18 October 2011


Argentine tango is to partner dance what a trip down the Grand Canyon is to whitewater kayakers ~ the ultimate challenge, a blend of training, skill, intuition, sensuality, and surrender of self ~ nirvana. In The Tango, the Quark, and the Allegory of Love, Eden Gallanter helps us to understand why this is. Gallanter is "a painter and writer. She also works on sustainable urban planning and restoration ecology in landscape architecture. In addition to these talents, Eden is an accomplished tango dancer." In her words ~

"Tango isn't hard because of all the moves you must learn, it is hard because it relies on the partner connection more than any other dance .... without a physical understanding of the position and direction of your partner, there is no dance. In Tango's closed position, the two of you are leaned against one another, the centers of your chests aligned. You are sharing a single gravitational axis, and, for better or worse, you move as one. This is precisely what makes the dance both terrifyingly difficult and, at the same time, perilously, wonderfully, heart-stoppingly intimate.

" .... The partner connection isn't the only relationship that matters on the dance floor, though it is of the most vital importance. The best instructors in Buenos Aires teach that there are in fact no fewer than five 'partners' in a single dance ~ the partner, the floor, the other couples, the music, and yourself. Tango dancers (called tangueros) must constantly pay attention to all of these .... If tangueros look overly serious when dancing, it is only because their attention is engaged fully in the demands of the dance.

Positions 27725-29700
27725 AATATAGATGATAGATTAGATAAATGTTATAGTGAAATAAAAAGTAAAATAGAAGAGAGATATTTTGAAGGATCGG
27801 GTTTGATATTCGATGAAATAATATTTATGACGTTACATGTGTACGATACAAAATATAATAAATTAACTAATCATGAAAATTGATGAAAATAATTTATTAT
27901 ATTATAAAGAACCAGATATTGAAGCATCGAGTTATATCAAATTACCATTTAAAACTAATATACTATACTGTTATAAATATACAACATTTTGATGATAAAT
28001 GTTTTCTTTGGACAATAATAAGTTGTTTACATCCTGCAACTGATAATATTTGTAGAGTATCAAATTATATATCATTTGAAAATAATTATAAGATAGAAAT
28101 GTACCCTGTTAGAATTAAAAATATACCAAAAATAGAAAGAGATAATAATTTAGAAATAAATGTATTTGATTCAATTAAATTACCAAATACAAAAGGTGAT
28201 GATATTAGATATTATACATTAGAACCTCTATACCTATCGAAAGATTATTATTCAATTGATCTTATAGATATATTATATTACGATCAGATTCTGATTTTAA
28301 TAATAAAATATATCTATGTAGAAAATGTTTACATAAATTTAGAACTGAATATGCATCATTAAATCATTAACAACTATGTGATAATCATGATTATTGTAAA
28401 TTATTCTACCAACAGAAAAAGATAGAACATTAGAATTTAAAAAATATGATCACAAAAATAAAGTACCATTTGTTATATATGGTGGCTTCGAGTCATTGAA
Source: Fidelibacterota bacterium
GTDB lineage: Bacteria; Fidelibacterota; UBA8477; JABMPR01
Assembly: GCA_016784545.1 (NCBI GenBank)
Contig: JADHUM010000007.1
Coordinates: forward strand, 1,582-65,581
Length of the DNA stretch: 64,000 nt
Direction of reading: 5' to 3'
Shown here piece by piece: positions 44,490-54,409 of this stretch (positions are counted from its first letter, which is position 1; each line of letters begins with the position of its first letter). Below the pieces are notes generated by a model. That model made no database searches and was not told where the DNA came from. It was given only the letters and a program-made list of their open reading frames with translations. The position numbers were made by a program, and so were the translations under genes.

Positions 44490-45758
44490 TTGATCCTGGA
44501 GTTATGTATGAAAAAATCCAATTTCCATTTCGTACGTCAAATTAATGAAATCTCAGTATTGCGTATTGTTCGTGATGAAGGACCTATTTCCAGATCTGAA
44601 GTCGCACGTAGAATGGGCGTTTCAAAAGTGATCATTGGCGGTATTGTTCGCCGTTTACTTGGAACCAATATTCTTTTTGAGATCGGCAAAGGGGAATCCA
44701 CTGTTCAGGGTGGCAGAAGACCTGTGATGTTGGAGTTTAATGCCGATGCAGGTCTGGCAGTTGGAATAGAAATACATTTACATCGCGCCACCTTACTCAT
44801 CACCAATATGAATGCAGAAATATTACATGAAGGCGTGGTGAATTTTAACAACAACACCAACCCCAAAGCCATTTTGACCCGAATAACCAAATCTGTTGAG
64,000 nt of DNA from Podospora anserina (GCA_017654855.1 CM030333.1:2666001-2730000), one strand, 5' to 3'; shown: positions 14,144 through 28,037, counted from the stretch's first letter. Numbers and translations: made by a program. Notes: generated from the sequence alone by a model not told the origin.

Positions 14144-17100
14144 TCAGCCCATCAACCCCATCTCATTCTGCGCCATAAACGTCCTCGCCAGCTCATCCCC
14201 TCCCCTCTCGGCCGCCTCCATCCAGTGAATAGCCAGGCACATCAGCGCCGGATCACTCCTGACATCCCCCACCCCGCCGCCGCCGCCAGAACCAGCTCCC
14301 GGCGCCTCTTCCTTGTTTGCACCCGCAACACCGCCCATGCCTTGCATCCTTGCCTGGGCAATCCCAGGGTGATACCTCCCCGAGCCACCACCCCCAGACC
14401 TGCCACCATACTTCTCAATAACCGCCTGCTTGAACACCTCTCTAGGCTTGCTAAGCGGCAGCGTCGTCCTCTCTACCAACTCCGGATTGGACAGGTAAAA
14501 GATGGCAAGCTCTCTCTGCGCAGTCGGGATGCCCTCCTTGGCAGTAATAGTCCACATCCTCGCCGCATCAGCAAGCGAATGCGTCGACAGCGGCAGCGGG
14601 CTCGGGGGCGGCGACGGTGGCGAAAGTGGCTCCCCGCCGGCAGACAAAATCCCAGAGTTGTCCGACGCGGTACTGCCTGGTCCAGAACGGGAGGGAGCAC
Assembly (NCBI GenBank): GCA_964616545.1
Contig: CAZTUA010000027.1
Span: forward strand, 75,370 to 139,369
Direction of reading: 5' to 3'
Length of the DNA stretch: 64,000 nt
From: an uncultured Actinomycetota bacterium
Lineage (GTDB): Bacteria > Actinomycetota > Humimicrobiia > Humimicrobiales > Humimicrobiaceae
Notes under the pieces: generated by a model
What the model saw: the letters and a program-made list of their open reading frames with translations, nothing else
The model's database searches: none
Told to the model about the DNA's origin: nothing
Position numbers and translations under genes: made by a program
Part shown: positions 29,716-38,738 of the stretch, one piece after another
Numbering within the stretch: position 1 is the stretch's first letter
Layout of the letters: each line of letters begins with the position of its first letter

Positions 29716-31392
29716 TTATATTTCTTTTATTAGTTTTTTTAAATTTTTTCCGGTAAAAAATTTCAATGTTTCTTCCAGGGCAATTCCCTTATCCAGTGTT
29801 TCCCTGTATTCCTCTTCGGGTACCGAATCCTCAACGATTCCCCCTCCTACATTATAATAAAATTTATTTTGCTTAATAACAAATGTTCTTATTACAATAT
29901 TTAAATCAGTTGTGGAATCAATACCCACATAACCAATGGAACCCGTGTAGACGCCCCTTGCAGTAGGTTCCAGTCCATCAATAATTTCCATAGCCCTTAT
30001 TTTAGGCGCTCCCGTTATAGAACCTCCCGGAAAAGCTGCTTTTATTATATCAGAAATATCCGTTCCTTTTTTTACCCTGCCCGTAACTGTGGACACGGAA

" .... At a certain point [after months or years of training], the subconscious takes over, learned behaviors go on autopilot, and muscle memory fills in the details. Experienced Tango dancers say that the best dances happen with a bare minimum of thought. The less they think, the less the leaders plan what move they're going to do next, the less the followers try to react in the right way, and the better the dance goes. Those watching a Milonga in progress curiously observe followers dancing with closed eyes and leaders gliding across the floor with their eyelids at half-mast, deep in the embrace of their partners. This lack of conscious attention in Tango dancers can be described as a leap of faith. The dancers don't expect anything. Instead, they trust in their training, their experience, and their intuition. The leap of faith is made blind. Tangueros must improvise everything, and trust without any grounds at all that their partner can read their minds through the most delicate and subtle movements. They are aglow with an unconquerable belief in themselves and in their partners to move together across the floor, along with the beat and the harmony of the music.

"Tango demands courage, and it demands imagination, and in sacrificing our expectations, we find an invulnerable faith in ourselves, waiting for us at the end of desire."

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